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In Cold Blood (1967) is director Richard Brooks (The First Time I Saw Paris 1954, Cat on a Hot Tin Roof 1958, Elmer Gantry 1960) masterpiece of modern nightmarish nihilistic ‘horror of personality’.

The film went on to receive four Academy Award nominations: Best Director, Best Cinematography, Best Original Music Score, and Best Adapted Screenplay.

Columbia studios actually wanted Paul Newman and Steve McQueen to play the roles and wanted it shot in color. Newman went on to do Cool Hand Luke that year and McQueen starred in The Thomas Crown Affair and Bullitt in 1968. Thank god Brooks got his way and got to do his treatment in Black & White, on location and with lesser known actors, who both went on to earn Oscar nominations for their chilling performances of the murderous pair.

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Robert Blake, Scott Wilson and director Richard Brooks on location for In Cold Blood (1967)
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Author Truman Capote and director/screenwriter Richard Brooks

Life Magazine NIghtmare Revisted

A post-war true crime thriller, what author Elliot Leyton terms Compulsive Killers: The Story of Modern Multiple Murder, the film is steeped in expressive realism about two thugs Robert Blake as Perry Smith a dark and damaged swarthy angel of death & Scott Wilson  (In the Heat of the Night 1967, The Gypsy Moths 1969, The New Centurions 1972, The Great Gatsby 1974, The Right Stuff 1983) as Dick Hickock, who inspire in each other a sense of anti-establishment negativity.

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These two drifters, having heard about a wealthy wheat farmer from a fellow inmate, think there is a safe in the house filled with $10,000. The two dark souls take siege upon the rural Holcolmb Kansas Clutter family in the middle of the night, hog tie them, look for the money, only to find this clean cut humble family has nothing to steal but $43, a bible and pasteurized milk in the icebox. The two proceed to shot gun murder and cut the throats of the entire household so there are… “No witnesses.” Dick Hickock. There are two surviving daughters, Beverly and Eveanna that were spared this horror.

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Robert Blake as Perry Smith, John Forsythe plays Alvin Dewey head of the Kansas Bureau of Investigation and Scott Wilson as Dick Hickock… being brought in…

John Forsythe plays Alvin Dewey head of the Kansas Bureau of Investigation who goes on the hunt collecting clues and tracking down the killers involved in this sensational crime.

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Alvin Dewey (John Forsythe) Reporter Bill Jensen (Paul Stewart) who writes for the weekly magazine. Reporter Jensen tells Dewey that it’s a strange co incidence that Herb Clutter writes his first insurance check and that the policy paid $40,000 which pays a double indemnity of $80,000. Dewey-“You’re not here to write something new, what is your interest?” Jensen “Fairly basic” Dewey-“What’s basic about a stupid senseless crime… A violent unknown force destroys a decent ordinary family.” Jensen-“No clues, no logic. Makes us all feel frightened, vulnerable” Dewey- “Murders’ no mystery. Only the motive…{…} Someday, somebody will explain to me the motive of a newspaper. First, you scream, “Find the bastards.” Till we find them, you want to get us fired. When we find them, you accuse us of brutality. Before we go into court, you give them a trial by newspaper. When we finally get a conviction, you want to save them by proving they were crazy in the first place.”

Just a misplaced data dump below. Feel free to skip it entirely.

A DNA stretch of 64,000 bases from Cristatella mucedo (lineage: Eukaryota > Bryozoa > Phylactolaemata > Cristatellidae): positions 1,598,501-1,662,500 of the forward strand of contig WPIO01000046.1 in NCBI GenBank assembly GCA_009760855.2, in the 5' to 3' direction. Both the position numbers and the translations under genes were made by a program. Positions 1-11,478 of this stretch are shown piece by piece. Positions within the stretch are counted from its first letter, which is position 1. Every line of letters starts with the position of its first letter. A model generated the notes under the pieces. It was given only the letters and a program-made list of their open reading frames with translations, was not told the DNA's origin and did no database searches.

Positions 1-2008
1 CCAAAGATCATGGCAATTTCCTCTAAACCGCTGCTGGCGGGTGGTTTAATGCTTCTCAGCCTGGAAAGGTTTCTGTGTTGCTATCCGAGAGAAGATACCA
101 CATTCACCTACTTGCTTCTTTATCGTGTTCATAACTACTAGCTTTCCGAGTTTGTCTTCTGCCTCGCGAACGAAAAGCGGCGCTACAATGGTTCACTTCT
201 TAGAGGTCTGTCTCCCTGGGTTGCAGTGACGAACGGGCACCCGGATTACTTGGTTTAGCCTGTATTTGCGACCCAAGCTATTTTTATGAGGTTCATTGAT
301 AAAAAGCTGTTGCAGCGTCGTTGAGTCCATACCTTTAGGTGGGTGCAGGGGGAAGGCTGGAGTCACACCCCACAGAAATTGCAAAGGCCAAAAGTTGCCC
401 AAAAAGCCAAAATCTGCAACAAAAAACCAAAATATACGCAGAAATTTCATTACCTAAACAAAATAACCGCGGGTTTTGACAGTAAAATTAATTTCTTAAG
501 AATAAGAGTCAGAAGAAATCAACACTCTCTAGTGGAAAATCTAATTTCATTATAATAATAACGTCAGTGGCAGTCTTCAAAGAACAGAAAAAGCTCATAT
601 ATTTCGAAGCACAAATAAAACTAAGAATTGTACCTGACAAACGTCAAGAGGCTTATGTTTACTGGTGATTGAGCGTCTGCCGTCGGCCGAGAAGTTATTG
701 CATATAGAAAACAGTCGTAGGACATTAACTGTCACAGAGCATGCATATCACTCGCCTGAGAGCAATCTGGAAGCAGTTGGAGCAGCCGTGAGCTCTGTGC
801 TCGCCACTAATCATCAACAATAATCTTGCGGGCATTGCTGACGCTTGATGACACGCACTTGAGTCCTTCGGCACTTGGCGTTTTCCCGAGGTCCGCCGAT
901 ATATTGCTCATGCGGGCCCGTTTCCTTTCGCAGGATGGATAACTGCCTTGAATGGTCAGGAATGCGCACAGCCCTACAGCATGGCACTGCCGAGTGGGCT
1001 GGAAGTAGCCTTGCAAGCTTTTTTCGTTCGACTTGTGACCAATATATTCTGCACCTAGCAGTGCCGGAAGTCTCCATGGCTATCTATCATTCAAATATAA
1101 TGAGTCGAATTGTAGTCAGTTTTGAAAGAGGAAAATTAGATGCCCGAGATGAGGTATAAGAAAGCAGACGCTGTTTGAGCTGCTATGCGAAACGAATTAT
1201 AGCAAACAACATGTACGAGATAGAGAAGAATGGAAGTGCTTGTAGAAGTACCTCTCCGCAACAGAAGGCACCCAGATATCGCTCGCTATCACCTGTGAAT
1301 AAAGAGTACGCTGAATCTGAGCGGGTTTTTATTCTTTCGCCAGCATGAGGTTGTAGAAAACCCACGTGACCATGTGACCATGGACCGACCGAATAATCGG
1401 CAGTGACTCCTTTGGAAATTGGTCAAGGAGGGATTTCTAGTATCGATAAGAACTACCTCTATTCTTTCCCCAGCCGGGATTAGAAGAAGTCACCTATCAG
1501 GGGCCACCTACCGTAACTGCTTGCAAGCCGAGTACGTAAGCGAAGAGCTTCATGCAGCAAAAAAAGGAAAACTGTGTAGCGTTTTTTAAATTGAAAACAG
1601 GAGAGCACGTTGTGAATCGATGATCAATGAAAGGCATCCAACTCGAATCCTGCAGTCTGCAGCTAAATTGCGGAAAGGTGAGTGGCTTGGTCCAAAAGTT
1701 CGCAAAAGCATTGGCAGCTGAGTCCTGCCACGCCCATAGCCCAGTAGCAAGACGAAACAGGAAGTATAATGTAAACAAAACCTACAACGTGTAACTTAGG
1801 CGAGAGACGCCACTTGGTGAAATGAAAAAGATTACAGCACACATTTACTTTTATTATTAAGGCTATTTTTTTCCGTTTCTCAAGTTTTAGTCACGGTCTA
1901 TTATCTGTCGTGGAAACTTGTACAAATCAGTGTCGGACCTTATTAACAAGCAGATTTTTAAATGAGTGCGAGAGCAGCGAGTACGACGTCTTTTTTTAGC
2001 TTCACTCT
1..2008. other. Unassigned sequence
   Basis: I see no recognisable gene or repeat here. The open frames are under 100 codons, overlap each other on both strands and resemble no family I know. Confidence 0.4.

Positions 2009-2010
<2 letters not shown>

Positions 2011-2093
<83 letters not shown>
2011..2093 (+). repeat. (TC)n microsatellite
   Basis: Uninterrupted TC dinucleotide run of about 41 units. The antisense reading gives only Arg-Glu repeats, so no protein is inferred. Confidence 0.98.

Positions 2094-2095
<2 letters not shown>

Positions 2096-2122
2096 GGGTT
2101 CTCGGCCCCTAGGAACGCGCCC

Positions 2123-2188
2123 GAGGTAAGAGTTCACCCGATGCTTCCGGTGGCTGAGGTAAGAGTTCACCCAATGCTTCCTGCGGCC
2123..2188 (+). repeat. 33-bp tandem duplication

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In this semi-documentary police procedural post noir crime thriller Alvin Dewey studies the bloody boot print left at the Clutter murder scene.

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Dewey tracks down these two bad boys, who have fled to Mexico where Perry (Robert Blake) loses himself in fantasies and painful flashbacks of his childhood with a violent father, whoring mother, of buried treasure, and prospecting for gold. Dick (Scott Wilson) gets tired out languishing around listening to Perry’s dreams and convinces him to head back to the States, passing bad checks along the way and winding up in Las Vegas. The police finally catch up with the murderous anti-social duo, where the men are finally broken of their alibi, and they are sentenced to die by ‘the big swing’ hanging.

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Alvin Dewey takes Perry back to the night of the terrible crime…

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Mrs Clutter calmly asks –“Please don’t hurt the children”